12 Jul 2013

The Psalms, The Reign of God, and Jesus the Messiah

Author: Bobby Valentine | Filed under: Bible, Exegesis, Hebrew Bible, Hermeneutics, Jesus, Kingdom, Prayer, Preaching, Psalms, Worship
O precious reading of the psalter, which for this alone deserves to be called the book of life!” (Richard de Bury, The Philobiblon, p. 24)

Wading into the Deep Waters

Jesus is a Jew. According to the Gospel of Luke, Jesus was born to an impoverished but faithful, and full of faith, Jewish family.  His mother, Mary, was obviously a gifted singer and prayer warrior as we see in her Magnificant (1.46-55).  From the time of his birth, he was so deeply immersed in the Jewish faith that his family made the arduous journey “every year” to Jerusalem for the Passover (Lk 3.41).

The stories of God with his people were constantly with him. The worship of his Jewish family would mold him inside and out. One part of his prayer life and worship was immersion in the book of Psalms. His family knew how to pray, his people knew how to pray and those prayers, those cries of faith, those longings he heard and sang as a child became part of the fabric of his mind.

Since the Psalms were so deeply enmeshed in his family life, it is not surprising to find that the ministry of Jesus in so many ways is sort of a mirror of the concerns, theology, and often the very words of the Psalms [1]. Communion with God. Importance of truth. Anger at injustice. Disgust at hypocrisy. Celebrating the flood of God’s gifts. Trust that leads to freedom. Gratitude that expresses itself in humble obedience. And above all the kingdom of God.


The Book of Psalms discloses, as much any section of Scripture, the radical unity of the Testaments. Grace, faith, creation, redemption, the fellowship of the saints, the presence of God, worship, and the proclamation of that the God of Israel is King and the glory of his reign are unbreakable chains that tie the Testaments together through the Psalms. It is a surprising, yet common, misunderstanding among Evangelicals and restorationists that the kingdom of God was an idea introduced by Jesus of Nazareth.  But Jesus did not introduce the reign of God into Jewish piety.  Jews knew, believed, and preached that God was/is King.  Jesus did too, every time he prayed and sang the Psalms. We do know that the central proclamation of Christ was the kingdom … but it was an “Old Testament” doctrine.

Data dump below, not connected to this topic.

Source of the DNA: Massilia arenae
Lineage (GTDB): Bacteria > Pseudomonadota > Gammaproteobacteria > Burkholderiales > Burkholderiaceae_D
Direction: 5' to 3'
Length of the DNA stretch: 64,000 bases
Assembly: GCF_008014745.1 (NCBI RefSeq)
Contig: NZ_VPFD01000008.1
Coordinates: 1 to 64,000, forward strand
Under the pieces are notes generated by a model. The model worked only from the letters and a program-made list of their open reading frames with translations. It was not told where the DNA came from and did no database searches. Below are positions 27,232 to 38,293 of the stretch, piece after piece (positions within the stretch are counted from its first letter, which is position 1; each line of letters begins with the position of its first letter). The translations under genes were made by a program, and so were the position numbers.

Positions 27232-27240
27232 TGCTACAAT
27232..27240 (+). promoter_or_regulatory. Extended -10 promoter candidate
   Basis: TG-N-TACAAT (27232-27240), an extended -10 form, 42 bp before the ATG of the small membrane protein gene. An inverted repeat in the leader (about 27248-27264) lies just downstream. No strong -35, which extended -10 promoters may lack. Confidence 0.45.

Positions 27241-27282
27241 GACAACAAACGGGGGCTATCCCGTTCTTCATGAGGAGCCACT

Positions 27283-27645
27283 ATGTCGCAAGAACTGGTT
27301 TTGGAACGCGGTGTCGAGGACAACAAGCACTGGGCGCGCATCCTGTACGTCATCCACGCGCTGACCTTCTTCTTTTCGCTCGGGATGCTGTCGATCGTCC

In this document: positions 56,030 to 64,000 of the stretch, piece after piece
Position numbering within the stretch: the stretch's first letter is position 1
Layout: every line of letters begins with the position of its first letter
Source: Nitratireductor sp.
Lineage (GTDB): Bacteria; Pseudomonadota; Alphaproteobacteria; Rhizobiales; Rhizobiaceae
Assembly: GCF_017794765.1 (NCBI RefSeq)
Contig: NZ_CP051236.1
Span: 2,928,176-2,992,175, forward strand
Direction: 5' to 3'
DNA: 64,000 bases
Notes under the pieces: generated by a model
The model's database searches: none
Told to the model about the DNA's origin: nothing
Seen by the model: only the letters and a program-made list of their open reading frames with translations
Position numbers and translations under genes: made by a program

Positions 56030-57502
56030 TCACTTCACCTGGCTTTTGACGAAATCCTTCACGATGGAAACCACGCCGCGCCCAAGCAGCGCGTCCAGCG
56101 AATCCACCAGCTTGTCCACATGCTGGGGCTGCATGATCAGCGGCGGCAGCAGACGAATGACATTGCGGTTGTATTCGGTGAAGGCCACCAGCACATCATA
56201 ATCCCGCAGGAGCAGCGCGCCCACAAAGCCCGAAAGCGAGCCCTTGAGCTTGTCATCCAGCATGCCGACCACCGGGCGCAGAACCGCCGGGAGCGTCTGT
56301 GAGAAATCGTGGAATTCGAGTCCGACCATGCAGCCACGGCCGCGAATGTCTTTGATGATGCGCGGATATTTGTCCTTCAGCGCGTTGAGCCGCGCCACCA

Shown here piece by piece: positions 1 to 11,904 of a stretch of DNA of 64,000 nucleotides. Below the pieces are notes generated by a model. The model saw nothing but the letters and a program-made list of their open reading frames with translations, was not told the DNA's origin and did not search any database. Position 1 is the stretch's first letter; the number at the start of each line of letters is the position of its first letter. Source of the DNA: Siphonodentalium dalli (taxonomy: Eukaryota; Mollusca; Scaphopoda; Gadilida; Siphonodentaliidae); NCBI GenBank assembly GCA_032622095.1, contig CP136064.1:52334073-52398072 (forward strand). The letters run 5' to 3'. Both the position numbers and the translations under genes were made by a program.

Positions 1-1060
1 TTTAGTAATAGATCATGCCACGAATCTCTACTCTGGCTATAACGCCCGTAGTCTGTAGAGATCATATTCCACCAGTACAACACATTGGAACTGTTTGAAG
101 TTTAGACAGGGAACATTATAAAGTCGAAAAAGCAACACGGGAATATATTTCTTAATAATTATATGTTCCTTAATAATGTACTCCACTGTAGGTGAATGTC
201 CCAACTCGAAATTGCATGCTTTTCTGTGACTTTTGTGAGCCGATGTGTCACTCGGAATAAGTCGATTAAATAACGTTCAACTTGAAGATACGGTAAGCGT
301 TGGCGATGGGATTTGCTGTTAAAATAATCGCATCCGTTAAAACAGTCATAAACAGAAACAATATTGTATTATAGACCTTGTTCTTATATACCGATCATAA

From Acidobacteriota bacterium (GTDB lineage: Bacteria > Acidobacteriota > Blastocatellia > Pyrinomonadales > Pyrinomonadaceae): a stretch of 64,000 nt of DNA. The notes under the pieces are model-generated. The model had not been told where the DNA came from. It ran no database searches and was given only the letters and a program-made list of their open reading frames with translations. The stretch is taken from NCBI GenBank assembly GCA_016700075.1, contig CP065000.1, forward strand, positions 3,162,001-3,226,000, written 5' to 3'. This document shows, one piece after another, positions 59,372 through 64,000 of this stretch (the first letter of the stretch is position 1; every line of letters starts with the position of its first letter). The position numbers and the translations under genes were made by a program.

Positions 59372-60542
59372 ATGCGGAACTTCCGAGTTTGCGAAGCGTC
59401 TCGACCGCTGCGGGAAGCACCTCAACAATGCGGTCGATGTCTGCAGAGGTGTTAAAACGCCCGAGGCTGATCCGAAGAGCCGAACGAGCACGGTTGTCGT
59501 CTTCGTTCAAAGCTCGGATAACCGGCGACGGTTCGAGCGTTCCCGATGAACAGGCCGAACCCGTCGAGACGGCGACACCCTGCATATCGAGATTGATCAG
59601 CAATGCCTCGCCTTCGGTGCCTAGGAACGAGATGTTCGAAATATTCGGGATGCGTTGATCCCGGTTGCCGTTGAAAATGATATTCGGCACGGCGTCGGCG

Yhwh Malak! This is the central theological claim of the canonical book of Psalms. It is the center on which all faith and “topics” in the Psalter depend.  This declaration can be translated as Yahweh reigns, or the LORD is King (NRSV), or “the LORD has become King” (REB). The first translation views the kingdom as an activity, the second as a role, and the third as an event.  Here is the kicker, all three are grammatically possible.  So I embrace them all without denying the accuracy of any.

The Lord, the God of Israel, is King. This is, according to James Luther Mays, is the central theological claim of the canonical Psalter [2].  My own study of the Psalms indicates that Mays is not far from the mark, if at all. God’s reign is explicitly stated and lies behind the major metaphors for Yahweh in the book as we shall see.

I want to encourage my readers to meditate upon all the following Psalms: Pss 24, 29, 47, 93, 95, 96, 97, 98, 99, 104, 145, and 146.  When you are reading through the rest of the psalms note phrases like the Lord “sits enthroned” or “rules the nations.” It is a theme that is not hidden.

Why Yahweh is King?

The Psalms declare the kingship, and thus the kingdom, of God from two directions.  The first is that Yahweh is the “maker of heaven and earth.”  Psalms such as 8, 19, 29, 33, 93 and 104 show the Lord overcoming the forces of chaos (anti-creation and anti-life) in order to establish a dwelling in which his creatures can thrive in his presence. Because Yahweh is the Creator, all other powers of whatever nature are subject to him. It is for this reason the Psalms repeatedly exhort, and even command, “all the earth” to acknowledge and submit to the Reign of God. It is the reason that “all creation” declares his glory.  The Loving King creates.

The second direction the Psalms proclaim the reign of Yahweh and his kingdom is through his astounding, and unprecedented, act of pure grace in redeeming the most insignificant (Deuteronomy 7.7) of people to be his very own treasured possession – Israel.  The Exodus is the Gospel in the Hebrew Bible. Such psalms as 47, 68, 98 and 114 all bring the Gathered People back to the fact that Yahweh is King because he rescued, redeemed and saved Israel.

God is King because he is the Redeemer! These texts all bring us back to the central Story of Israel – the Exodus from certain death in Egypt.  These psalms recall the very first time in the Bible that God is declared to be King.  In Exodus 15, after the great miracle of grace in the Exodus, the prophets Moses and Miriam lead the people in worship. In worship they declare, “The LORD will reign forever and ever” (Ex 15.18).

These two ways of declaring the kingship of Yahweh are intertwined in numerous Psalms.  Creation and Redemption are never that far apart in the Bible.  Such powerful mingling of these occur in psalms such as 33, 136, 146, and 147.  Sometimes within a single psalm these themes are brought together in the corporate prayers of God’s people.   Look at Psalm 74

Yet God my King is from old,
working salvation in the earth.
You divided the sea by your might;
you broke the heads of the dragons 
in the waters.
You crushed the heads of Leviathan;
you gave him as food for the for 
the creatures of the wilderness.
You cut openings for springs and